Re: Fuzzy words [was Uppercase question for RFC2119 words]

Abdussalam Baryun <abdussalambaryun@gmail.com> Sun, 03 April 2016 13:19 UTC

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Date: Sun, 3 Apr 2016 15:18:57 +0200
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Subject: Re: Fuzzy words [was Uppercase question for RFC2119 words]
From: Abdussalam Baryun <abdussalambaryun@gmail.com>
To: Brian E Carpenter <brian.e.carpenter@gmail.com>
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Cc: IETF discussion list <ietf@ietf.org>, "Heather Flanagan \(RFC Series Editor\)" <rse@rfc-editor.org>, "rtcweb@ietf.org" <rtcweb@ietf.org>, IESG <iesg@ietf.org>, Barry Leiba <barryleiba@computer.org>
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The confusion if occured between English authors may mean that we can get
confusions among non-English authors as well, I recommend if a guidance
draft is written we will need many non-Enlish native speekers involved.


AB

On Mon, Mar 28, 2016 at 9:58 PM, Brian E Carpenter <
brian.e.carpenter@gmail.com> wrote:

> There are times when I think RFC2119 was a really bad idea, despite it
> having
> become probably the most frequently cited RFC (inside and outside the
> IETF).
> It seems to create as much confusion as it avoids.
>
> There are four words whose RFC2119 meaning is different from the dictionary
> meaning: should, recommended, may and optional. Having special typography
> for them is useful, because it signals the RFC2119 meanings. But if a spec
> uses, for example, a mixture of SHOULD and should, who knows what the
> authors
> intended? To that extent, the proposed clarification is helpful.
>
> The other words (must, shall, required, not) mean what they always mean.
> The only argument for upper-casing them is aesthetic symmetry. If a spec
> uses alternatives like mandatory, necessary or forbidden, they are just as
> powerful.
>
> So
> > these definitions are only meaningful if the words are capitalized
> can be applied to should, recommended, may and optional if we want,
> but strictly doesn't apply to must, shall, required, not, mandatory,
> necessary, forbidden, need, or any other such words.
>
> Where we can get into real trouble is if a spec contains should,
> recommended,
> may and optional *plus* other non-categorical (fuzzy) words like ought,
> encourage, suggest, can, might, allowed, permit (and I did not pull those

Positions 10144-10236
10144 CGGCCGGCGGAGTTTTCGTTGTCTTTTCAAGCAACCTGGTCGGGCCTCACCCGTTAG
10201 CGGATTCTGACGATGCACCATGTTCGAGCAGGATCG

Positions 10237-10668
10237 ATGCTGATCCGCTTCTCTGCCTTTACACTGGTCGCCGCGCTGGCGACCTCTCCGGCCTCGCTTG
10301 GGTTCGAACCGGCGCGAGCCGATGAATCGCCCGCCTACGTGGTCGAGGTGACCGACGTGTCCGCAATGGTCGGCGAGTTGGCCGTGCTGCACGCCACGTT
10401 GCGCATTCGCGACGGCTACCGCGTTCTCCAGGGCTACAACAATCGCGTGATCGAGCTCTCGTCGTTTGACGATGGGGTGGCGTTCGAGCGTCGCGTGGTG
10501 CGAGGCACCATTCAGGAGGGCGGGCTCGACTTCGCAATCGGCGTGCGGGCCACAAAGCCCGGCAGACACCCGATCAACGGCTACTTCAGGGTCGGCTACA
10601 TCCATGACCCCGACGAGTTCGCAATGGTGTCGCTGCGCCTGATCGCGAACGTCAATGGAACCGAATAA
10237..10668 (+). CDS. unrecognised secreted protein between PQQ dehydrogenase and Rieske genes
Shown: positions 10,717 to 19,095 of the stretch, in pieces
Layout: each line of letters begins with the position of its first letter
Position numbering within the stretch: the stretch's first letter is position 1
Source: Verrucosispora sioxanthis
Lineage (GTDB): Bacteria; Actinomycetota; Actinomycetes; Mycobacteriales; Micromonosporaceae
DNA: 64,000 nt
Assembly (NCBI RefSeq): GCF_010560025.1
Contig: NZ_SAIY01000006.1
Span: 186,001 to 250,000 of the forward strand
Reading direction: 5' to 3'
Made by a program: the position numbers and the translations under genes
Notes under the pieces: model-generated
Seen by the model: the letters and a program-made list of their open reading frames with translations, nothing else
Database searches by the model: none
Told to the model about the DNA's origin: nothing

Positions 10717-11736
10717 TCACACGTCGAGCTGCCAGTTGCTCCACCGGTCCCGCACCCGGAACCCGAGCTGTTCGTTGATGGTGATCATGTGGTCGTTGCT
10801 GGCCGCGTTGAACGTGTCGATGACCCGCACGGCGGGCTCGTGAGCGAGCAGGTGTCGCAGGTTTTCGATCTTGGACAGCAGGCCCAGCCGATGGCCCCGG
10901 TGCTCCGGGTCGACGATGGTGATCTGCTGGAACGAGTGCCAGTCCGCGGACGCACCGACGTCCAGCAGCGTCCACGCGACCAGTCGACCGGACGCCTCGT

> words out of the air, but out of draft-hansen-nonkeywords-non2119). What do
> they mean? It can be very unclear. If a node receives a message containing
> an element covered in the spec by "allowed" instead of "OPTIONAL", is the
> receiver supposed to interoperate or to reject the message?
>
> If we are issuing guidance, it should probably include a specific warning
> to use any such fuzzy words with extreme care.
>
>    Brian
> On 29/03/2016 03:13, Scott O. Bradner wrote:
> > one minor tweak
> >
> >> On Mar 28, 2016, at 10:09 AM, Barry Leiba <barryleiba@computer.org>
> wrote:
> >>
> >>> The wishy washy descriptive rather than proscriptive language in the
> abstract was because I,
> >>> the IESG and the community were not of one mind to say that the use of
> such capitalized
> >>> terms should be mandatory - quite a few people felt that the english
> language was at
> >>> least good enough to convey  the writer’s intent without having to
> aggrandize specific words.
> >>> Thus the abstract basically was saying: if you want to use capitalized
> words here is a standard
> >>> way to say what they mean
> >>
> >> Ah.  Then perhaps the clarification needs to go a little further and
> >> make this clear:
> >> - We're defining specific terms that specifications can use.
> >> - These terms are always capitalized when these definitions are used.
> >
> > these definitions are only meaningful if the words are capitalized
> >
> >> - You don't have to use them.  If you do, they're capitalized and
> >> their meanings are as specified here.
> >> - There are similar-looking English words that are not capitalized,
> >> and they have their normal English meanings; this document has nothing
> >> to do with them.
> >>
> >> ...and I'd like to add one more, because so many people think that
> >> text isn't normative unless it has 2119 key words in all caps in it:
> >>
> >> - Normative text doesn't require the use of these key words.  They're
> >> used for clarity and consistency when you want that, but lots of
> >> normative text doesn't need to use them, and doesn't use them.
> >>
> >> Barry
> >
> >
>
>